Almost none of the progressive domestic programs and reforms that the Democratic candidates are discussing right now, and will be debating as soon as the debate starts for the presidential nomination, can take actually place, if by then John Bolton has started a war with Iran. Because war with Iran will be much, much more devastating than war with Iraq was. And war with Iraq, we’re still living with the repercussions of that disastrous foreign policy decision.
AMY GOODMAN: So, Trita Parsi, the defense secretary, Patrick Shanahan, former Boeing executive for decades, said that deployment was made of the military carrier strike group and bomber task force because of a credible threat by Iranian regime forces. Axios reporting the threat is based on information passed on from Israel. What is Israel’s interest in this?
TRITA PARSI: Well, the Israelis have been pushing for a military confrontation with Iran for quite some time, as well, and certainly Bibi Netanyahu has prided himself as being the foremost advocate of a military confrontation with Iran. He just stated a couple of weeks ago outside of the Warsaw conference that what is bringing the Arab states—and what he’s referring to, essentially, is Saudi Arabia and the UAE—together with Israel is a common interest for war with Iran.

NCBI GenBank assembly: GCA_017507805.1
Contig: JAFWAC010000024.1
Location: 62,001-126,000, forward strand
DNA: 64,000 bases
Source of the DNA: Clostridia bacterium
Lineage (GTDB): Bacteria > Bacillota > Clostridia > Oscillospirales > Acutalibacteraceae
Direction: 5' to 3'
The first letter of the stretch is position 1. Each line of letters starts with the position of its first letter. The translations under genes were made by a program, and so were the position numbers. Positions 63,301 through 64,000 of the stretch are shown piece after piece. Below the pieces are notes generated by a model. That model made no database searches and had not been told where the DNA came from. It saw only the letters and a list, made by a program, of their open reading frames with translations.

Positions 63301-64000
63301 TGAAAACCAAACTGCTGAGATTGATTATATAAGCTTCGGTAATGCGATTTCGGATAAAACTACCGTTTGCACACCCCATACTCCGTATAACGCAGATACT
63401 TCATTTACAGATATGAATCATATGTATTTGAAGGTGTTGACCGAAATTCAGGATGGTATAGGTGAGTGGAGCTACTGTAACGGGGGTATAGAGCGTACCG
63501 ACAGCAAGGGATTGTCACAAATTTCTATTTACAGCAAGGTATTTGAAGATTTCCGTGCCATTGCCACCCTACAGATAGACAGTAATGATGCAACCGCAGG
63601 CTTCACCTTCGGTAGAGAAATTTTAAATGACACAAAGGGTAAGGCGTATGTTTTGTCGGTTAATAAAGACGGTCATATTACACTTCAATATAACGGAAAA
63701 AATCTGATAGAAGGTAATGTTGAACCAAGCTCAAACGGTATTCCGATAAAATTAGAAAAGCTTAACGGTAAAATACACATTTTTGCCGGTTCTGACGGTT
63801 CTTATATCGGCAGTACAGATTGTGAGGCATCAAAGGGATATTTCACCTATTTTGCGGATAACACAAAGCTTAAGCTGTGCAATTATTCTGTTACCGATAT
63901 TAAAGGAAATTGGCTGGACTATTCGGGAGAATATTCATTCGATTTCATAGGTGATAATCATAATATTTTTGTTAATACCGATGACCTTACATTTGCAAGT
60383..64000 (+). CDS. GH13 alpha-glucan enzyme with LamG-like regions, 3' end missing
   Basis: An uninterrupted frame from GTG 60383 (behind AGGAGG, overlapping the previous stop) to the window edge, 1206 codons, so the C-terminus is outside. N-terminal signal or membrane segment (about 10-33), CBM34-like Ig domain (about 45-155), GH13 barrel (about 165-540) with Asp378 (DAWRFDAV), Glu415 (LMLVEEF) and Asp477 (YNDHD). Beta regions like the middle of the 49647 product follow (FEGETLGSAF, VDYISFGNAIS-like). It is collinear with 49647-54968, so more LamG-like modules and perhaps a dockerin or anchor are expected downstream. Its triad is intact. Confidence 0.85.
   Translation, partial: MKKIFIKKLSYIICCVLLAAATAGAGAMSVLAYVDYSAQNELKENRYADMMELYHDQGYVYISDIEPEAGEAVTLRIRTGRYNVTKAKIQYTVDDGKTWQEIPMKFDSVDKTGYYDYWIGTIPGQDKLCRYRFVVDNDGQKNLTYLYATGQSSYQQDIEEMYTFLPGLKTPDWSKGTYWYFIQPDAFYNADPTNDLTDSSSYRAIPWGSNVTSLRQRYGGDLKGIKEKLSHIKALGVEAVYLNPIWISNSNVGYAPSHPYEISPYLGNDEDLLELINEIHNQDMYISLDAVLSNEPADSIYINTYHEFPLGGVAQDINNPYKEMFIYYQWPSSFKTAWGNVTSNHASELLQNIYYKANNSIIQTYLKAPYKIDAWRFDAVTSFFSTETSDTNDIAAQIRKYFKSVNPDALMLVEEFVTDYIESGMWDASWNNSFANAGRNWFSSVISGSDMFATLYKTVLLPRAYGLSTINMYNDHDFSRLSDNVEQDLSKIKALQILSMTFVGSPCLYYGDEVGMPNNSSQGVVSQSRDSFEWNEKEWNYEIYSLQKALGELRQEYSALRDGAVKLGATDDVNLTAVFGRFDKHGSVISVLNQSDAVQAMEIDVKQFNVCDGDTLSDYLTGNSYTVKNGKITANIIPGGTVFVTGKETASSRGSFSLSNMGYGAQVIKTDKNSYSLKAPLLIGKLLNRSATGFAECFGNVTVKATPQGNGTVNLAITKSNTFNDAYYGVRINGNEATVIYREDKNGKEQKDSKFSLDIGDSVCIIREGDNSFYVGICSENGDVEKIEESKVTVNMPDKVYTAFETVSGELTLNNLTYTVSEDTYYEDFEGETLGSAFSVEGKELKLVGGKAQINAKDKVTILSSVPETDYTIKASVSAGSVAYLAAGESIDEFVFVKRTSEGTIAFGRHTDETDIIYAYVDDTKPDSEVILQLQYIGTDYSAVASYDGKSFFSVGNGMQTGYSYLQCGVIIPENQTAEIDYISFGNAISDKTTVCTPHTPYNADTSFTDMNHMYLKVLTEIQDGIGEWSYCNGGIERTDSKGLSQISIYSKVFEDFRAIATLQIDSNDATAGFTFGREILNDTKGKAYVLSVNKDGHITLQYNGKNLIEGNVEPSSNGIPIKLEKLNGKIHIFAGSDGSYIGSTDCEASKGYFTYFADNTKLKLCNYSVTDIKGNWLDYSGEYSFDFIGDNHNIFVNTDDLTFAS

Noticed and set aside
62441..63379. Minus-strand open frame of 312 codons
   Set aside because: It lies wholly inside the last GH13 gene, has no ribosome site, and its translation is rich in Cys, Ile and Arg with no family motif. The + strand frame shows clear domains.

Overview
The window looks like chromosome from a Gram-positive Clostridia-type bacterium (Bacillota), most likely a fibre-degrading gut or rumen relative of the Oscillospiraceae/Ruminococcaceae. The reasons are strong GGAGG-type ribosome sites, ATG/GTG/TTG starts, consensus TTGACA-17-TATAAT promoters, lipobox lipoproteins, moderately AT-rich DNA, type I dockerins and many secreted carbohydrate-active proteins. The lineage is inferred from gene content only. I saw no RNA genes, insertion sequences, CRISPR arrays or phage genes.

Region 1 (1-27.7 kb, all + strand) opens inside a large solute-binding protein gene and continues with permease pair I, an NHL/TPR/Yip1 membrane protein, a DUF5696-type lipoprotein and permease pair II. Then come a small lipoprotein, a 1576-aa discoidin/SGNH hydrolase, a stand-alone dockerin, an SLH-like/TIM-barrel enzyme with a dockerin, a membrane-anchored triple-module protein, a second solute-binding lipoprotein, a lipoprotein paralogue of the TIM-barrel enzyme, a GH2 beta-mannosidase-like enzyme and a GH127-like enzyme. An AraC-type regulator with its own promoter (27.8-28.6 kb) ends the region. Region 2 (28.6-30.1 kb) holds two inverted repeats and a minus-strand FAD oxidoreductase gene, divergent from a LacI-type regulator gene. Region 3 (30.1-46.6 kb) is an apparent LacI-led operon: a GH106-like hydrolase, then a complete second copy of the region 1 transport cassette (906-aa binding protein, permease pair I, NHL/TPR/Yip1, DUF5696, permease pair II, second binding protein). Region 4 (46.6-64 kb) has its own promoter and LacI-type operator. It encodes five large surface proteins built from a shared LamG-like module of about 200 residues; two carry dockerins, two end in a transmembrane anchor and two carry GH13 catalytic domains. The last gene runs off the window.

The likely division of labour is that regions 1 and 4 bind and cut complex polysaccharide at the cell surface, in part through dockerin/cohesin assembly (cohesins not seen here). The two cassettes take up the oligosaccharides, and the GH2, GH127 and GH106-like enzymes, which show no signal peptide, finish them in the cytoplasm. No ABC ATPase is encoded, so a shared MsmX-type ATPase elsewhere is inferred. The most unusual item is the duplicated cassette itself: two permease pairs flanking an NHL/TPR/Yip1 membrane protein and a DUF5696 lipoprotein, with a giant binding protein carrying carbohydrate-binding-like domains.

Now, of course, they don’t have the capacity of taking on Iran on their own, so the pressure is on the United States to start a war with Iran and essentially fight it for them. And as former Secretary of Defense Bob Gates said, the Saudis want to fight the Iranians 'til the last American. What is also interesting about this Axios report is that it's actually not intelligence that was being given to the United States about what the Iranians are doing, but rather an analysis of what the Iranians may be doing in the region. So we are now in a situation in which John Bolton wants to use an Israeli analysis, written by some analyst in Israel, about what Iran may do, as the smoking gun to start his war. This is not only a repeat of the Iraq scenario, but it’s actually a farcical version of the Iraq War scenario.
AMY GOODMAN: We want to thank you, Trita Parsi, for joining us, former president of the National Iranian American Council. Recent book, Losing an Enemy: Obama, Iran, and the Triumph of Diplomacy.
Coming up next, as trade tensions between the U.S. and China ratchet up, we look at how China has built a massive surveillance network to monitor millions of Uyghurs and other Muslim minorities. And what does Joe Biden’s son Hunter have to do with this? Stay with us.